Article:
Don’t you just hate it when random strangers knock on your door? I mean, who wants to be bothered in their home? When a stranger comes to your door, most people just want them to go away and fast, myself included.
However, this weekend I was one of those people who knock on your door. I was volunteering for the Wendy Davis campaign by block walking. Blocking walking is when you go door to door, kind of like when Girl Scouts sell cookies, except with block walking you’re encouraging people to vote and reminding them of the Wendy Davis campaign.
While block walking, I was able to tell so much about people just from how they answered the door. There are those that answer the door and ask questions and even get into a conversation with you. No matter if they were voting for Wendy Davis or not, these types of people are sweet and friendly and might even invite you inside (Of course you decline the offer). I call then the “motherly types” mostly because I have only had this experience with women.
There are also those that just don’t answer. For example, while block walking, I went to a house where the woman was sitting at her table. I rang the doorbell. She looked up and she looked absolutely horrified to see me. She then buried her head back into whatever was on the table as if she never saw me. I call them “hiders.” They simply refuse to answer the door. Rude… but understandable.
Despite the many ‘hiders’ and ‘motherly types’, most of the houses I go up to while block walking simply have no one home… or so I assume. The lights are off, a dog is barking furiously to no avail, and there are no cars in the driveway.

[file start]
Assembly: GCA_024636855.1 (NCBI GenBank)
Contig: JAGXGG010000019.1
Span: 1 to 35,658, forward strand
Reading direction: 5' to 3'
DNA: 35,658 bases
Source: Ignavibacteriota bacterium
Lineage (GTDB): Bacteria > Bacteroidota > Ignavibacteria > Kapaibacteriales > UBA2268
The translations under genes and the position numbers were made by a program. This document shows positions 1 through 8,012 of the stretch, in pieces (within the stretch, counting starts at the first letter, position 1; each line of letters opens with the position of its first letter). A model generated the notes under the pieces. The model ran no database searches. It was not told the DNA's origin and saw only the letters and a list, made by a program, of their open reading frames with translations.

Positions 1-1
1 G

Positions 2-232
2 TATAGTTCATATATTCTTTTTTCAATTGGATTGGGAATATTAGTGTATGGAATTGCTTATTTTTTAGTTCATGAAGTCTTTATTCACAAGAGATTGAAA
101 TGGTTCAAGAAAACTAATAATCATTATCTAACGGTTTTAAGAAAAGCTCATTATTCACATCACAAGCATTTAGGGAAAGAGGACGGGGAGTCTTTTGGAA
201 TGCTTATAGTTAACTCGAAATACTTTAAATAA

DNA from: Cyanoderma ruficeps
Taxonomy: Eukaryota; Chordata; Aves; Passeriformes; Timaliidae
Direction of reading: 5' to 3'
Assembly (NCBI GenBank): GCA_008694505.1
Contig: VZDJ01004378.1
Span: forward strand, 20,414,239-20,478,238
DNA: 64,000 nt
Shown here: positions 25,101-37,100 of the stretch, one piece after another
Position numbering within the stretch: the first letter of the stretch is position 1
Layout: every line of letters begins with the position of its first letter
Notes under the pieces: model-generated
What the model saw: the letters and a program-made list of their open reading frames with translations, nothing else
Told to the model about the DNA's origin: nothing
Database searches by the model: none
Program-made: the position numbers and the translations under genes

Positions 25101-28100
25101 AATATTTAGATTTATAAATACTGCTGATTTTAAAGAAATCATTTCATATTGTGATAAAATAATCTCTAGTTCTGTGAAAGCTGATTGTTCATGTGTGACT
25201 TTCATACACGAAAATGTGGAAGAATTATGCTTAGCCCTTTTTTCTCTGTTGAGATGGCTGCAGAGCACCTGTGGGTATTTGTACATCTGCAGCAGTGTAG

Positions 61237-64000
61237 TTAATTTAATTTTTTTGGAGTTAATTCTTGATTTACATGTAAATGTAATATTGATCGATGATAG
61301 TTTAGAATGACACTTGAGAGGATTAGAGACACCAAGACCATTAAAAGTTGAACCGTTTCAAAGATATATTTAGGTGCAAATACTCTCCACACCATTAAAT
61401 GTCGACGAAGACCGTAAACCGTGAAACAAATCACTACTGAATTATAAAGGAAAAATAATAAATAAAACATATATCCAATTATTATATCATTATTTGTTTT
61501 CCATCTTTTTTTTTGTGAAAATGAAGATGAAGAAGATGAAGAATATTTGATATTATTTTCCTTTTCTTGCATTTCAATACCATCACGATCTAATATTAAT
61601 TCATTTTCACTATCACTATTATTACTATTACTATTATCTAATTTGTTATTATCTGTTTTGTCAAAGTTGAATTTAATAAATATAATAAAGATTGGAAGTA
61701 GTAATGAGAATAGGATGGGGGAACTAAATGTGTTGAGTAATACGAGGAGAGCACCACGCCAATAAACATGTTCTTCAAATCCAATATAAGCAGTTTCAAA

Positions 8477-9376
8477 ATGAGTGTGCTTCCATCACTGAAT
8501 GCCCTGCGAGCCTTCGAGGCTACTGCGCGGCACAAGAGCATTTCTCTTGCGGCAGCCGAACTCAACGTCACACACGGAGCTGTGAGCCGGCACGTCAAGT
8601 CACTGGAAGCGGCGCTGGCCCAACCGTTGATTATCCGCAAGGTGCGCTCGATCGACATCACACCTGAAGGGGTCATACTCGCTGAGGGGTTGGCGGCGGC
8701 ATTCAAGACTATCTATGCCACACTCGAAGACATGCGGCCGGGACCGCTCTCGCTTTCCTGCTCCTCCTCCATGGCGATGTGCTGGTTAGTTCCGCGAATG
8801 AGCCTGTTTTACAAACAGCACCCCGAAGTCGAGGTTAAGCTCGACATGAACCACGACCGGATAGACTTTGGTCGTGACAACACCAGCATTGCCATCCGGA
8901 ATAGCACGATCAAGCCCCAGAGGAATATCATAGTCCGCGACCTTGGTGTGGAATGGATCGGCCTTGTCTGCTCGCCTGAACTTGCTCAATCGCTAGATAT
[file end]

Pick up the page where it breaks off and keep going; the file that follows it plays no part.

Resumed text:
Block walking is tiring and you get a lot of rejection and rudeness propelled at you. At times it doesn’t seem important at all. You start to ask yourself; Why am I doing this? Because you are standing in the hot sun, sweaty, exhausted, and you realize that you have only been at this for 30 minutes. You start to feel like your block walking doesn’t matter at all, at one point I think I even wondered if Wendy Davis herself could come take my place.
Despite this, the more I block walked, the more I realized it is important to volunteer for campaigns because it helps you become more involved, not just in politics but the community in general. It allows you to step outside of your comfort zone and talk to people, get to know them and learn about the issues that bother them. By block walking I also developed the skill of talking to strangers and I got to exchange ideas with others in the community.
Other campaign block walkers have experienced this exact same thing: Kyrie Trapp, a chemistry major at the University of Texas got involved with the Wendy Davis campaign by doing block walls over this past summer. She eventually took on more responsibility by becoming a neighbor volunteer in August. “I have had experience working on a smaller scale campaign. I enjoyed it and when I heard about Wendy’s campaign I wanted to get involved. Working on a campaign has helped me broaden my horizons,” says Trapp.
So the main question I am trying to answer is why do people help out with political campaigns? It could be for a lot of reasons. You could be like Kyrie Trapp and want to broaden your horizons by trying something new. You may volunteer because believe in what a candidate stands for. I think the reason that I volunteered on the Davis campaign is because it made me feel like I was doing something. That even though I can’t vote, my voice is still heard.That’s why I walk for hours in the sun and get doors slammed in my face when I decide to block walk. Because I am doing something that at the end of the day matters.